Something like mujadara, only French, kind of.

Oh, Meatless Monday. If you fell on any other day, I would have a much easier time. Around 2:00 this afternoon, I was pretty sure we were pretty much going to have grilled cheese sandwiches for dinner. But the thing about having a food blog is that at least a couple of times each week one must make an effort to eat something interesting, or, at the very least, to pretend that she hasn’t been eating an inordinate number of sandwiches, because eating only sandwiches won’t help anyone out of any rut.

And I am in a rut.

This happens every so often, usually during the longest-feeling part of a season when I really just don’t feel like eating whatever’s in season any longer. At the start of winter I cannot get enough root vegetables; by the end of February, the rose in my cheeks isn’t the brisk arctic air but too goddamn many beets. There will be radishes soon, and asparagus, and pea shoots, and peppery little leaves of watercress. I have never been particularly patient.Also I don’t like the cold, and I am bored with my puffy jacket, and all my boots need to be resoled. Whine, whine, whine. It’s possible that I am laying blame for my rut on the weather and the root vegetables when the problem is me. Nick has indicated that’s likely the case, and that I am a malcontent at my worst, and contrary much of the time. I maintain that I’m charming and delightful, but he did not nod in agreement.

So because we cannot live off of grilled cheese alone, winter vegetables will have to do for now. And why not coax the best out of them?

I first heard about mujadara from Orangette. For the uninitiated, mujadara is a simple dish of rice and lentils bound by the rich sweetness of deeply caramelized onions. Made from pantry staples, it’s comfort food for a dark grey day, and the constant sizzle of onions for close to an hour is soothing, and you can eat it with a side of greens dressed in a squish of lemon and it’s really very nice.

But why stop there? Why not pull out that celery and those carrots that have been languishing in the crisper? Why not add a touch of smoke, a pinch of vigour? Yes. Pinçage. Let’s do that. Here’s a variation on the mujadara theme, a twist that will placate those dull feelings until the first tips of asparagus finally grace your plate.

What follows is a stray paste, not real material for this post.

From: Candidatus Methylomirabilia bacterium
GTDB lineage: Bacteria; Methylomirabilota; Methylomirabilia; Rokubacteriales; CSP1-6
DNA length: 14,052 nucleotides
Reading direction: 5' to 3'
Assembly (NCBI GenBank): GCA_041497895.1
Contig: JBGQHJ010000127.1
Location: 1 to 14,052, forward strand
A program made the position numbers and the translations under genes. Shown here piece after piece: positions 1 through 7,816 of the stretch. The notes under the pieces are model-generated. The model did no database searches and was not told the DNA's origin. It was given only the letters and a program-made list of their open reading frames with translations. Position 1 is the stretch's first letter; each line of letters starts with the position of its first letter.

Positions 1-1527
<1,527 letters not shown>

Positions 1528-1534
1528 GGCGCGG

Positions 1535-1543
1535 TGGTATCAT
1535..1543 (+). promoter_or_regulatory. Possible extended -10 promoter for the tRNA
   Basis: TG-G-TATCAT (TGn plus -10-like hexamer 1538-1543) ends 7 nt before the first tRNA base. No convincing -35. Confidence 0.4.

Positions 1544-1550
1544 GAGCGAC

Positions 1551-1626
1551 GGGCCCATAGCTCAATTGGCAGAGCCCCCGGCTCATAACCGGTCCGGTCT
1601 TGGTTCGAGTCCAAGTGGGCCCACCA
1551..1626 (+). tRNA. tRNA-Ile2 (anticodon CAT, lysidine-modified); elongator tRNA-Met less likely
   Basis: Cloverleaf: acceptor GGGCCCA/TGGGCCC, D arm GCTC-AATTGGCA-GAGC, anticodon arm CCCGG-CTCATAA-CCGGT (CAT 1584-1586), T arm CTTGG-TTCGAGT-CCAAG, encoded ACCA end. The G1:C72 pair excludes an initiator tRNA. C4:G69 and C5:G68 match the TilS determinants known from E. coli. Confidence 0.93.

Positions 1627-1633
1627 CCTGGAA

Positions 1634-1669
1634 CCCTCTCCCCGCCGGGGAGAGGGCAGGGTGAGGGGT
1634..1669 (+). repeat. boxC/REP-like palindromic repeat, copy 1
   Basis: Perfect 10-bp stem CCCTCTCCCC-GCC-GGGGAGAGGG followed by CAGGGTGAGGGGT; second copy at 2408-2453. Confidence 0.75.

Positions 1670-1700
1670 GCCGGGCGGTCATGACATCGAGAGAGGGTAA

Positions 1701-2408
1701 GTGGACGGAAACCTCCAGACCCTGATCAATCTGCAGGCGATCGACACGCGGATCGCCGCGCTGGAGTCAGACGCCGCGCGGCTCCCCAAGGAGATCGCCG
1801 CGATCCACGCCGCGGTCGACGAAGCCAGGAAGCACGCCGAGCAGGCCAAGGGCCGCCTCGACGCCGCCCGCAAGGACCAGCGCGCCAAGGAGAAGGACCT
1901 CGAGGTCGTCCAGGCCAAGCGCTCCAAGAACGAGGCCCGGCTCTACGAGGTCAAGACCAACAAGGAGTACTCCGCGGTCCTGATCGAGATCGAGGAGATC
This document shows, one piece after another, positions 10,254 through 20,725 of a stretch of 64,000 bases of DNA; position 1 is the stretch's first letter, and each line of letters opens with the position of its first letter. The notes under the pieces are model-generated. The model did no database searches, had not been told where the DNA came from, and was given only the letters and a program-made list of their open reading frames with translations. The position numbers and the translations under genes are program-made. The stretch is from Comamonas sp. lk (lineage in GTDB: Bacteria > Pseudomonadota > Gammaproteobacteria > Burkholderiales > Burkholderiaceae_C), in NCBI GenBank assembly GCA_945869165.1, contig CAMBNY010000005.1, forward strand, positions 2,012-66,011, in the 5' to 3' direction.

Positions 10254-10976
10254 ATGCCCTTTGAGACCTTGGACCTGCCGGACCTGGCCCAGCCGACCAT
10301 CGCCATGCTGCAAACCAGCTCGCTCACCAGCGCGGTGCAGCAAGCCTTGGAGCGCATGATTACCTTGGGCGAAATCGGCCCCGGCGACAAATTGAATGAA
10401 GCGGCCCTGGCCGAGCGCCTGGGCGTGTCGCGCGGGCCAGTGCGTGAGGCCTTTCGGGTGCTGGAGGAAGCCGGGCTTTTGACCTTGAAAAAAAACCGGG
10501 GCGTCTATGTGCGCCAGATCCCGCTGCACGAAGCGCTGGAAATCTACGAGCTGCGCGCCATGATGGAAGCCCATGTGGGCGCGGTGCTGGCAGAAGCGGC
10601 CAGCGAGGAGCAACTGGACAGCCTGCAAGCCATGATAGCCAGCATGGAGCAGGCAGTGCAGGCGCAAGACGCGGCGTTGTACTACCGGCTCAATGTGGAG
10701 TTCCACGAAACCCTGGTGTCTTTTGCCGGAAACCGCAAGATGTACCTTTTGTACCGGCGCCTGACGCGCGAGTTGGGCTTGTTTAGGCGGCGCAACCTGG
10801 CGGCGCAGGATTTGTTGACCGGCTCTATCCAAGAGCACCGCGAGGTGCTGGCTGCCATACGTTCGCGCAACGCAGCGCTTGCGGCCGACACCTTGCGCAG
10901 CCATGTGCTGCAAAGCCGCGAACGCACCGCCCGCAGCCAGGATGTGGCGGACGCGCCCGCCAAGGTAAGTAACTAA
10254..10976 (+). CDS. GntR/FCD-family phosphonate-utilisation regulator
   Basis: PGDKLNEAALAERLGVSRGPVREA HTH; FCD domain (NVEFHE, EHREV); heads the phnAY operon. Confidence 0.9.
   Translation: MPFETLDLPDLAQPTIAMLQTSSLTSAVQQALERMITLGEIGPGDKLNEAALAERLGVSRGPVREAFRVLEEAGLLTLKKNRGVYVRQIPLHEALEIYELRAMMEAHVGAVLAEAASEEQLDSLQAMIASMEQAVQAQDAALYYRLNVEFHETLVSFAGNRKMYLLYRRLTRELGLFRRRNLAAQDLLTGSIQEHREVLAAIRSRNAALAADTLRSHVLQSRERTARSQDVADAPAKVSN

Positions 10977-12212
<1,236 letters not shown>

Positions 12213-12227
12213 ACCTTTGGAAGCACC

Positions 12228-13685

Rice and lentils with pinçage

(Serves four, or six as a side dish.)

  • 1 1/2 cup basmati rice
  • 1/2 cup French green lentils
  • 1 bay leaf
  • 4 tbsp. olive oil, divided
  • 1 1/2 tsp. salt, divided
  • 2 cups diced onion
  • 1 cup diced carrot
  • 1 cup diced celery
  • 1 Granny Smith apple, peeled, cored, and diced
  • 2 cloves garlic, minced
  • 3 tbsp. tomato paste
  • Salt and pepper, to taste

In a medium pot, combine rice, lentils, bay leaf, one tablespoon of olive oil, and one teaspoon of salt with four cups cold water. Bring to a boil over medium-high heat, then reduce heat to low, cover, and cook for 20 minutes. Remove from heat and keep covered.

Meanwhile, heat three tablespoons of olive oil in a large pan over medium high heat. Add onion, carrot, celery, and apple, and cook until onions turn translucent. Turn heat down to medium, and cook slowly, stirring occasionally for 30 minutes to an hour, however long it takes your ingredients to turn golden and soft. Add salt once veggies begin to brown. I let mine go until they’re barely recognizable as their former selves, until they are dark and black in bits and they smell sweet and faintly smokey.

Add the garlic and the tomato paste, allowing it to dry to the bottom of the pan but not to burn. Keep it moving, tossing the veggies to coat in the sauce. When you’ve reached this point, you’ve got a pinçage (although technically a real pinçage wouldn’t have apples in it … technically, shmechnically).

When the bottom of the pan looks pretty dry, add rice and lentil mixture (removing bay leaf). Pour about a cup of water into the pan to deglaze. Doing this will release the flavour of your pinçage into the rice, coating it saucily.

Serve sprinkled with fresh parsley.

Butternut squash and chickpea curry.

At 8:15 every morning when I walk down Granville Street to Broadway to take the bus to work, the ladies in the kitchen at Vij’s have already been at work for awhile, and the neighbourhood smells like onions frying in butter, and garlic and ginger, and slow-simmering curries warmed with cumin and cinnamon and pepper that make me want to quit my job and my apartment to spend my days hovering over their shoulders, taking deep breaths and sneaking tastes right from the pan. The aroma hangs in the air over three blocks, and is only stopped by the grease stink from the McDonalds on Broadway; if no one there was frying fries (or, at that hour, Egg McMuffins), I think the smell from Vij’s would go on forever.

But this is not a love letter to Vij’s, because Vij does not need that sort of thing, especially not from me. And besides, I can’t afford to eat there all that often, and I have reached the age where don’t care how good something is, I’d mostly prefer to not have to wait in lines. And for Indian food the way (and price) I think it should be, there are very few places in the city that meet my expectations; I know to go to the suburbs for the good stuff.

More often than not, though, it’s not a special dish I’m after. The thing about those spices and that smell in the air is that they are suggestive of a whole range of flavours. The smell of garam masala is not specific to a dish, at least to me, but is suggestive more of a feeling, which is perhaps why I crave it so strongly during these long dark months. I like the warmth a warm bowl of curry brings; I like the smell of it in my apartment, the way the aroma assembles itself in layers, beginning with garlic and ginger and finishing with coconut, cilantro, or a squeeze of fresh lime. I like the way that turmeric turns a pot of onions golden, the way that tomato colours it orange, and the way herbs at the very end brighten as they touch the heat of the dish.